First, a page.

I don’t know what I am doing with my life and that’s okay
Embracing not knowing what to do with my life has never felt better
When I was growing up, I went through a million professions in my head, from ballerina to pop star to teacher. Turns out I could be so many things that I didn't know what to be. I realize now that's okay.
I discovered I had no clue what I wanted to do in 10th grade. The school board was holding a meeting open to all the students and asked us the ultimate question: “Where do you see yourself in five years?” At the time, five years seemed far, like it would never come. I have always been scared of the corporate 9 to 5 job, of hating my life and just going with it so I could pay my bills.
I’ve always known what I didn't want to do, but the problem was, I couldn’t for the life of me figure out what I wanted.The fact that everyone in high school seemed to know what they were going to study later on didn’t help much. When my teachers would ask me what I wanted to do in university, the uncertainty at the center of my answer would always keep me up at night. I would stay up and ponder on the future. Where will I work in five years? Will I make enough to live comfortably? Will I love my job? At one point I hit an ultimate low, sending my mind in an endless spiral of thoughts, unable to find a solution to my problems.
I'm 19 now, and not knowing what to do is perfectly fine. It’s okay at any age. Should uncertainty discourage me? Of course not! I go with the flow and I live life one day at a time. It’s okay to be lost. Finding a new hobby. Changing your major multiple times, or just making the best out of your circumstances. It is always a push in the right direction.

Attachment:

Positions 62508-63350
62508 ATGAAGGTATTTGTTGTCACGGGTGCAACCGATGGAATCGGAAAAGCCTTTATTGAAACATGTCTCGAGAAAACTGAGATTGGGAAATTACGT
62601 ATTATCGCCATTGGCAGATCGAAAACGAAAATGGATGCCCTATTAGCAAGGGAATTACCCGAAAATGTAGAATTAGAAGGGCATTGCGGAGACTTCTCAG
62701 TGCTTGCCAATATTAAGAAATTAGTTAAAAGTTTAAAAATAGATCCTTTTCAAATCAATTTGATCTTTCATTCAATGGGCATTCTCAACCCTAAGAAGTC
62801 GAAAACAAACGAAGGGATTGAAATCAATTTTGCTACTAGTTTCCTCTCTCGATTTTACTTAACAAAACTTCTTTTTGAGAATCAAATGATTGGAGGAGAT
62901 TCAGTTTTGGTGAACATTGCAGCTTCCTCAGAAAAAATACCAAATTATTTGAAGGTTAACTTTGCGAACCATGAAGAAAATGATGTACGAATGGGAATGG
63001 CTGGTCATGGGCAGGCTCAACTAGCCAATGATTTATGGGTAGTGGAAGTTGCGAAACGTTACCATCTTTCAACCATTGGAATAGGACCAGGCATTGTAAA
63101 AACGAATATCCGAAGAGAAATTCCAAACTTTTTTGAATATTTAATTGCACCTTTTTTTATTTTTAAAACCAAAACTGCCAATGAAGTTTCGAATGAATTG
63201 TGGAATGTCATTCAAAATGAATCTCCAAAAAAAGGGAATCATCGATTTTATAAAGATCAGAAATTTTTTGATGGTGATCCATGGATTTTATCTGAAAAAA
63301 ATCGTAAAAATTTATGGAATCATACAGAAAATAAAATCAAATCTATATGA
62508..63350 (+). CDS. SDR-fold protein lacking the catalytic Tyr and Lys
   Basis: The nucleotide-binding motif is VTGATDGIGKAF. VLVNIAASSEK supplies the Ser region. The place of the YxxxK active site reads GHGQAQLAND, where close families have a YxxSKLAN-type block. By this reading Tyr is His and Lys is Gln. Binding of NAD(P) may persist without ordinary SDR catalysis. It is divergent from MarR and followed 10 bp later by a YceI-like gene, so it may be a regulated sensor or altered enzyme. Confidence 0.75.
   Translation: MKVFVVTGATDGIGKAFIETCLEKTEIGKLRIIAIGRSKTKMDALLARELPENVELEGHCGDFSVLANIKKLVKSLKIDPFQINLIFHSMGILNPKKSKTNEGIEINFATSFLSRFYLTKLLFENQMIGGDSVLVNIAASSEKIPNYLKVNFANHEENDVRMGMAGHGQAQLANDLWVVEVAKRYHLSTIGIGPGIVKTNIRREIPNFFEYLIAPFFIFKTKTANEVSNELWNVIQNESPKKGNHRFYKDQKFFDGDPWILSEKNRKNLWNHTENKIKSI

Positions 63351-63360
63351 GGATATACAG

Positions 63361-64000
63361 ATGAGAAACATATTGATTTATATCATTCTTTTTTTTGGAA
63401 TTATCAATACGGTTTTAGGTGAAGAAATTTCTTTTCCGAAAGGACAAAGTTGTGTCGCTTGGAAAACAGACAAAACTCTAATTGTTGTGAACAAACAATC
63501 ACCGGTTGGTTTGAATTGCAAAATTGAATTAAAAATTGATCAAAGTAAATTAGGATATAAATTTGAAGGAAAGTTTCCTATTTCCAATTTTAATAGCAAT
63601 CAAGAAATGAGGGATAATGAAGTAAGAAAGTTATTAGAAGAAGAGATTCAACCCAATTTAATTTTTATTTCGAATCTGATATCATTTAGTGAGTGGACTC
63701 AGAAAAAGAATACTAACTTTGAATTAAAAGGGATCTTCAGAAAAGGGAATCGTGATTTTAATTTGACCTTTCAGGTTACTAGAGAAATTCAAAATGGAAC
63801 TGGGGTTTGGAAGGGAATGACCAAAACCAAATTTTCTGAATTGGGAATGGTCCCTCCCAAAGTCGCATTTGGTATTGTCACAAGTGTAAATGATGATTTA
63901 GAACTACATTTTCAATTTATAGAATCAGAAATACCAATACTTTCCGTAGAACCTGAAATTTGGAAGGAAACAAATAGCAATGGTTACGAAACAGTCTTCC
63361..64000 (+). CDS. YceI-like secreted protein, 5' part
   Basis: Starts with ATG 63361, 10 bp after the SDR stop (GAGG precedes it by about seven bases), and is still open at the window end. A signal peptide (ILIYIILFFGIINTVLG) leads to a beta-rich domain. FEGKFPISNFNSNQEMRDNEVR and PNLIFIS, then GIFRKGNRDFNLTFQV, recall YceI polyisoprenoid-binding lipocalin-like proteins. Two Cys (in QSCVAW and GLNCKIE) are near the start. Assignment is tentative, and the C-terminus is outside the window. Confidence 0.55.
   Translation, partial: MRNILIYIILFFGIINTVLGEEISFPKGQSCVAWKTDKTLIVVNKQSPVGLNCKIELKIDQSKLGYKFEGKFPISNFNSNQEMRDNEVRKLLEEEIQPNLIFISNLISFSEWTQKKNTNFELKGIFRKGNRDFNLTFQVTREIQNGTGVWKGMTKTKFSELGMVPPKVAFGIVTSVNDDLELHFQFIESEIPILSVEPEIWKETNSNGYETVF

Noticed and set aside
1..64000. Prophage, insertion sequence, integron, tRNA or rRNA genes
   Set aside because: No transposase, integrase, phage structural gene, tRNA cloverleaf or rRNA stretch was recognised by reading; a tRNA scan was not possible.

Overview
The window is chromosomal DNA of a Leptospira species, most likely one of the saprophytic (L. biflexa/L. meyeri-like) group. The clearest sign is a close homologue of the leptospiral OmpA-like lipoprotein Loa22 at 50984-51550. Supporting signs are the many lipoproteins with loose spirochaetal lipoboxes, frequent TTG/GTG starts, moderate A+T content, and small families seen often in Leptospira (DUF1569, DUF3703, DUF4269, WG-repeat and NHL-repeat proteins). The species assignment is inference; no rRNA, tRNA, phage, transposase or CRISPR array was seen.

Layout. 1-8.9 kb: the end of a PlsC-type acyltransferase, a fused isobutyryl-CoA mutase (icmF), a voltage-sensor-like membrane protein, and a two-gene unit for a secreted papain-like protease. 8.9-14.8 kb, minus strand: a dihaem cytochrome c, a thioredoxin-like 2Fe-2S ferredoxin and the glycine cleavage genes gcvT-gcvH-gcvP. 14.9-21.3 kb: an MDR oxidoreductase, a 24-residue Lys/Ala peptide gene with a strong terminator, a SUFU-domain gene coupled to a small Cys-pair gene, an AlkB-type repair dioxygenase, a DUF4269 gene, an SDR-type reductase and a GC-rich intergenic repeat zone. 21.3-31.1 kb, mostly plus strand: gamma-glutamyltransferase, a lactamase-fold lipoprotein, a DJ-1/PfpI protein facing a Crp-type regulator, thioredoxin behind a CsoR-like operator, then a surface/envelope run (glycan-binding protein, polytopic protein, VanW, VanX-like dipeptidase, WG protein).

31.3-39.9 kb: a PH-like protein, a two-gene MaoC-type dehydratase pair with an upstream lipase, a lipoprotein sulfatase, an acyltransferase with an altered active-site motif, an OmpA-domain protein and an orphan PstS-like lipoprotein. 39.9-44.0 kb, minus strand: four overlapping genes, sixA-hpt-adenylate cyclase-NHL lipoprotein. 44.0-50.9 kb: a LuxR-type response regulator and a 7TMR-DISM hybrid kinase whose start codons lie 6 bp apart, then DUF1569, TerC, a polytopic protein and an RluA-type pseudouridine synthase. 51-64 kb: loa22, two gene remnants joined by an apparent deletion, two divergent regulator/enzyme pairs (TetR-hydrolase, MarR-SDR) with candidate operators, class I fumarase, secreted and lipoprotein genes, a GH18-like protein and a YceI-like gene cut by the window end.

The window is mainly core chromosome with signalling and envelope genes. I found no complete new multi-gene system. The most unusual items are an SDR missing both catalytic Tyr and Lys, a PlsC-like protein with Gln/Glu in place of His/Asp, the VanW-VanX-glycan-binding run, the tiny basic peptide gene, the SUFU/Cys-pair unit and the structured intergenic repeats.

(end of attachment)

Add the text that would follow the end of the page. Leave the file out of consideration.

Something I catch myself doing is comparing myself to others. “This person likes their life more than mine, that person is having more luck in life than me,” and so on. But why should it matter? Life has a path for every person. I have learned to focus on myself, while wishing the best for others.
Society has enforced us with the belief that having our lives planned out from a young age is the key to success. Having these daunting expectations of ourselves weighs us down. In today’s constantly changing world, I shouldn’t be subjected to a particular job.
I told myself that until I find what I enjoy doing, with a smile on my face, I won't be satisfied. Reaching that point isn't easy, but until I achieve it, I won't be content.